When I originally saw the all-new Nissan NVs parked on the pristine showroom floor of a sprawling convention center at the NTEA Work Truck Show in 2010, it was love at first sight. Nissan's first commercial offering for the U.S. wore the modern, squared-off, and clean-lined look of its cousins in the utility and truck lineups: a chrome-framed, triple-section grille, wraparound headlamps, and a windshield as wide as Tom Cruise's Wayfarers in Risky Business. Big enough to accommodate painter's ladders or a craftsman's tool chests, it was also big enough to fit up to a dozen people. Nissan was driving into new territory in the American market.
Our first date was in Miami almost year later. There, I was able to drive four different versions of this Japanese automaker's 2012 NV on urban and suburban routes, in this trendy region of the southeastern seaboard. Our group of automotive evaluators ferried goods and gear to help with a Habitat for Humanity project, which gave us the opportunity to appreciate the utility of the regular and high-roof vans, as they were loaded with a variety of materials, and also to motor along bustling freeways bearing a heavy payload to assess handling and performance, with the more-fuel-sipping V-6 and the top-end, higher-powered V-8s.
Quigley went to MOAB to test the 4x4 NV in a tough off-road setting.
The NV's automatic transmission operated in a seamless fashion when up- and down-shifting, and top of our list of "likes" was the creative interior packaging, the responsive, well-weighted steering, and the tight turning radius. And, although the mechanicals and frame made the NV workhorse-tough, we liked its sleek bodylines and the soft touches of a show pony. Compared with the Titan pickup, when you step into the interior, you feel like you've entered a Big and Tall Man's store, as the truck and van have the same large-sized controls, knobs, and seats. Designers pointed out that all controls allow drivers and passengers to use them with gloved hands -- a nifty thought!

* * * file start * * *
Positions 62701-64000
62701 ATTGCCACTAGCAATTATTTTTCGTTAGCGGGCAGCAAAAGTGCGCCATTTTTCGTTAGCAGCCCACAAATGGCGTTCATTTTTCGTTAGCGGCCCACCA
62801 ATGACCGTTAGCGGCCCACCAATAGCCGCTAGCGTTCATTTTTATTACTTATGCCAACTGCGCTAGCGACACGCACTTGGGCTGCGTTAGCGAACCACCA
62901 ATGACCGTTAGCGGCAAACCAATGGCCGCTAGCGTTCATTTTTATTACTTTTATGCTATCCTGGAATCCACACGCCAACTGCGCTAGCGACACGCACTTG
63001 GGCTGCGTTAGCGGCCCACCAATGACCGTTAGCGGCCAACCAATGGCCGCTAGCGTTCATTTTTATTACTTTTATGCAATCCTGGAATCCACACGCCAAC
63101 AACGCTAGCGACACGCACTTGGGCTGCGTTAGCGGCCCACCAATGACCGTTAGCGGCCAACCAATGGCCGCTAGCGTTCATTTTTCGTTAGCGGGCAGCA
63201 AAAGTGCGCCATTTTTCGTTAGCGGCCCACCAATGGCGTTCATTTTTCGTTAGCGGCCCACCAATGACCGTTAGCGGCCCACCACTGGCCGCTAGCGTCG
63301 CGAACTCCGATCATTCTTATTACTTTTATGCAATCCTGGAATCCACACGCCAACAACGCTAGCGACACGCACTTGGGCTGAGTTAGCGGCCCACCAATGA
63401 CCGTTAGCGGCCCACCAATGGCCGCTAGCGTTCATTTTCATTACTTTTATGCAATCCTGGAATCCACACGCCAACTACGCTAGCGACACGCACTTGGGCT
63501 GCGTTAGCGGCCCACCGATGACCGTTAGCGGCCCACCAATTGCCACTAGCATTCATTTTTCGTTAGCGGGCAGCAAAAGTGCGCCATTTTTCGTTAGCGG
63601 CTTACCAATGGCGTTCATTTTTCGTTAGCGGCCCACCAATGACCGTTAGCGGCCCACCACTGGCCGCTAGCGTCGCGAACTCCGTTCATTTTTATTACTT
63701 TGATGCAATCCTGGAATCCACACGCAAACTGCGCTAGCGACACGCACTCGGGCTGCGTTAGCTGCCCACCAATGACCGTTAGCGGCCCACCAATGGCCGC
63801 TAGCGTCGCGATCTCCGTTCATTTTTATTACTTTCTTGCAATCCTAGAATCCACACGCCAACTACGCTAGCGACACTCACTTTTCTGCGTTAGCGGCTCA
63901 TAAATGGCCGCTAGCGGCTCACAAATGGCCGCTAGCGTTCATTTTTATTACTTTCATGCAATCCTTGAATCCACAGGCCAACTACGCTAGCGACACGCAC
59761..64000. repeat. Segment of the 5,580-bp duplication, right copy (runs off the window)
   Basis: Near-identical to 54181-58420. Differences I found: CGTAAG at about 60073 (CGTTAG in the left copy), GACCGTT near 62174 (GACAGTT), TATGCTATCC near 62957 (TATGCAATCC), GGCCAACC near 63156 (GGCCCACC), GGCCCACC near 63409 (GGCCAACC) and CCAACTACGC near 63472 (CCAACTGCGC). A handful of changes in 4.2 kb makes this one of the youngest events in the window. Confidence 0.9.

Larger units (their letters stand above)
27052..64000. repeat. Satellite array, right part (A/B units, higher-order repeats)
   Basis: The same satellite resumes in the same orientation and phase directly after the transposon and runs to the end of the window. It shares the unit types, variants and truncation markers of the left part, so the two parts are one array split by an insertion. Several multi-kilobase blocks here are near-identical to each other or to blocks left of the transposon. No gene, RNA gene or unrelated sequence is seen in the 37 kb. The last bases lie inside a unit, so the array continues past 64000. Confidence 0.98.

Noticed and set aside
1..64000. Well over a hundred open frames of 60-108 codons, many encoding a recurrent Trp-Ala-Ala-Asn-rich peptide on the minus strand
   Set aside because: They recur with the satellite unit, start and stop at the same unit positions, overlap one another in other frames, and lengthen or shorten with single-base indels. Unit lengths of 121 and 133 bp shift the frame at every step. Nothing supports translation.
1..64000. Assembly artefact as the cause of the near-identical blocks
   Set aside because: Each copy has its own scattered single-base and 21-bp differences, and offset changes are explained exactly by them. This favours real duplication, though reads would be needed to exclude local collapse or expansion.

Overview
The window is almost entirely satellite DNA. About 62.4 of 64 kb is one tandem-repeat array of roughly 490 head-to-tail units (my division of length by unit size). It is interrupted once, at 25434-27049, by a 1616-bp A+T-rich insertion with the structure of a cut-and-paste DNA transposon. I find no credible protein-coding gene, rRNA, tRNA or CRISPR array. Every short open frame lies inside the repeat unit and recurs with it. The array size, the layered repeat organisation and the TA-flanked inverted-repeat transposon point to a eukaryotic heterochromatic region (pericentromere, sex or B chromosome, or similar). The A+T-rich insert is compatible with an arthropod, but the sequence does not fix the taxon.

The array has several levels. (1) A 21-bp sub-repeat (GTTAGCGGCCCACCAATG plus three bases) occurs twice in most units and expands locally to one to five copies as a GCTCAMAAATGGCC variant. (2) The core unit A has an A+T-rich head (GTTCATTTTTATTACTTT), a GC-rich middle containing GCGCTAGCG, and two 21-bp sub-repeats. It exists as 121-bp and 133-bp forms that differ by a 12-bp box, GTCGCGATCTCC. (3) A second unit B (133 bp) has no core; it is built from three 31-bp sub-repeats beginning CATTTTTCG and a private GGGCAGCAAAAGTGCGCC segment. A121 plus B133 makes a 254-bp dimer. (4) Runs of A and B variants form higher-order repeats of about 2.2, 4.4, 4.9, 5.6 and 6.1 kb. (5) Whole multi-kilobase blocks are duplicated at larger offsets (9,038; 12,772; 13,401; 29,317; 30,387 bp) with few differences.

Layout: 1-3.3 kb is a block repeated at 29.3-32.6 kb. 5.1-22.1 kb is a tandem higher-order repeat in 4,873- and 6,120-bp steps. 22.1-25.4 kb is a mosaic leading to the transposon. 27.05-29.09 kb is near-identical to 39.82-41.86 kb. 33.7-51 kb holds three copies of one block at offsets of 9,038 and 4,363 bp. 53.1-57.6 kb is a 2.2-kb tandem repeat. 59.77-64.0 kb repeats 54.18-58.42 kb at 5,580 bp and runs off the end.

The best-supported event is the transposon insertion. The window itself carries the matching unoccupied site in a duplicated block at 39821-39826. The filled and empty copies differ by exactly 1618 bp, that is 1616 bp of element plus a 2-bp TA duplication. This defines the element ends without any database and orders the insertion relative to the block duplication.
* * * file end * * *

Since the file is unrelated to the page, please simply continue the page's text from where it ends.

This new van was great -- for customers in the Sunshine States, I thought. But what about a 4WD version, I asked the marketers? It's coming, they assured me, and I raced home to the mountainous New England Snow Belt region where my family and I reside to tell my contractor brother about the NV, with its 146.1-inch wheelbase that sits on large, 17-inch wheels and has a host of creature comforts. I talked about the genuinely comfy interior with large seats, ample storage, and features designed for drivers like my brother whose vehicles double as their workspaces, with passenger seats that fold flat, providing a worktable when needed, or extended room to stow long items. Plus, the lockable center console can hold hanging file folders and a laptop computer, and there is a wide and deep overhead console on High Roof models, large-sized door pockets, underseat storage drawers, wide-opening front doors, 6 feet, 3 inches of standing room inside, and tall, broad 243-degree-opening rear doors for great access to the cargo area. But I knew my brother would never shed his 4WD pickup for a van without all-weather traction.
Some 18 months later, I entered the inner chambers of Quigley Motor Company, known around the globe for its 4x4 conversions of full-size vans. I was there for a two-day look-see of Quigley's updated operations and to join with Quigley's test team and Gerrie Appie, Nissan's senior manager of Commercial and Fleet Aftermarket Engineering, for a day of four-wheeling at nearby Rausch Creek Off Road Park in Pennsylvania.